That was me, actually...and I stand by those words. So far, however, there doesn't seem to be a 'working' obesity drug or medical treatment that does what prospective users seem to want it to do - dispense with healthy lifestyle changes and allow people to lose weight without making those crucial changes (that includes WLS). Ah well - nothing worth having or achieving comes easy, does it?
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Old 10-04-2005, 12:15 AM   #40
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Originally Posted by MrsJim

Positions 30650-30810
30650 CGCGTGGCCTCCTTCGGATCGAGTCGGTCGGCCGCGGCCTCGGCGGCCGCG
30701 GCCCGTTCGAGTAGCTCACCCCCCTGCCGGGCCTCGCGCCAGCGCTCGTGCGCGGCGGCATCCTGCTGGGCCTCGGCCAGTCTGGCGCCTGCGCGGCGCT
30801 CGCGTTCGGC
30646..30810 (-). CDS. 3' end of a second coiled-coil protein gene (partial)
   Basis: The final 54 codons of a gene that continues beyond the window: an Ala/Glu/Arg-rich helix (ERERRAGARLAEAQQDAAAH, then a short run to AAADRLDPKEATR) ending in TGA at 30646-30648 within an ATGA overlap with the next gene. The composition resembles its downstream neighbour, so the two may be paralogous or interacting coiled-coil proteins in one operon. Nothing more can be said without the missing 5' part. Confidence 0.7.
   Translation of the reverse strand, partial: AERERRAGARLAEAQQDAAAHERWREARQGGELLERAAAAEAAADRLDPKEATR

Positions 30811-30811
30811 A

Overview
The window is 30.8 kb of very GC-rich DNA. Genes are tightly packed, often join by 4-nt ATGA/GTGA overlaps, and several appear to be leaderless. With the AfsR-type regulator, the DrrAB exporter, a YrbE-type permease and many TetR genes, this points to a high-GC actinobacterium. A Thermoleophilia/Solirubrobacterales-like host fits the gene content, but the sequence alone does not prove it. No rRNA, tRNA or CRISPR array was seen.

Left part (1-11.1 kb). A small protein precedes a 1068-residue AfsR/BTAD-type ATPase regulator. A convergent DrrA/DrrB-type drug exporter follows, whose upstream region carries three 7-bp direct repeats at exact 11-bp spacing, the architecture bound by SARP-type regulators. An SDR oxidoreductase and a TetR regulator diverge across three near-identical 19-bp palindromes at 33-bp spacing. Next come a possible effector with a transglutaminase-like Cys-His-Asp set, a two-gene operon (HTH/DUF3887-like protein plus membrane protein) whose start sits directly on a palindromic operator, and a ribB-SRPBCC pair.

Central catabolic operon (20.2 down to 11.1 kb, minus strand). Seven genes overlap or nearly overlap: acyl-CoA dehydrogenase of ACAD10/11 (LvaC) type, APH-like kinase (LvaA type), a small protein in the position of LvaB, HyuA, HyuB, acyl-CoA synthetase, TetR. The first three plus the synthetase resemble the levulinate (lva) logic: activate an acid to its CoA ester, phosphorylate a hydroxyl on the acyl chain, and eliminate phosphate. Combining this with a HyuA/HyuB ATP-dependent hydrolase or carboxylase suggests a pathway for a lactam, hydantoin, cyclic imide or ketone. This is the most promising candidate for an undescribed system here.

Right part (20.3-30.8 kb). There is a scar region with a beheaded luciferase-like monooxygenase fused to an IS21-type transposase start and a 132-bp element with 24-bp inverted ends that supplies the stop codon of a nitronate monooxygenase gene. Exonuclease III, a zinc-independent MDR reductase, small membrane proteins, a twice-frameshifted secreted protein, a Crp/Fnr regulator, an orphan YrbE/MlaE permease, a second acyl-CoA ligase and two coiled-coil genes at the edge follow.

That was me, actually...and I stand by those words. So far, however, there doesn't seem to be a 'working' obesity drug or medical treatment that does what prospective users seem to want it to do - dispense with healthy lifestyle changes and allow people to lose weight without making those crucial changes (that includes WLS). Ah well - nothing worth having or achieving comes easy, does it?
Well, there are drugs that make diet and exercise more effective, and that improve long term prognosis. Right now long term prognosis seems to be the biggest problem. Virtually everyone who wants to lose weight has done so, but they just can't keep it off. Drugs that improve long term maintenance success rates from their current 1-5% rates to something like 40-50% would be a very welcome method of obesity treatment.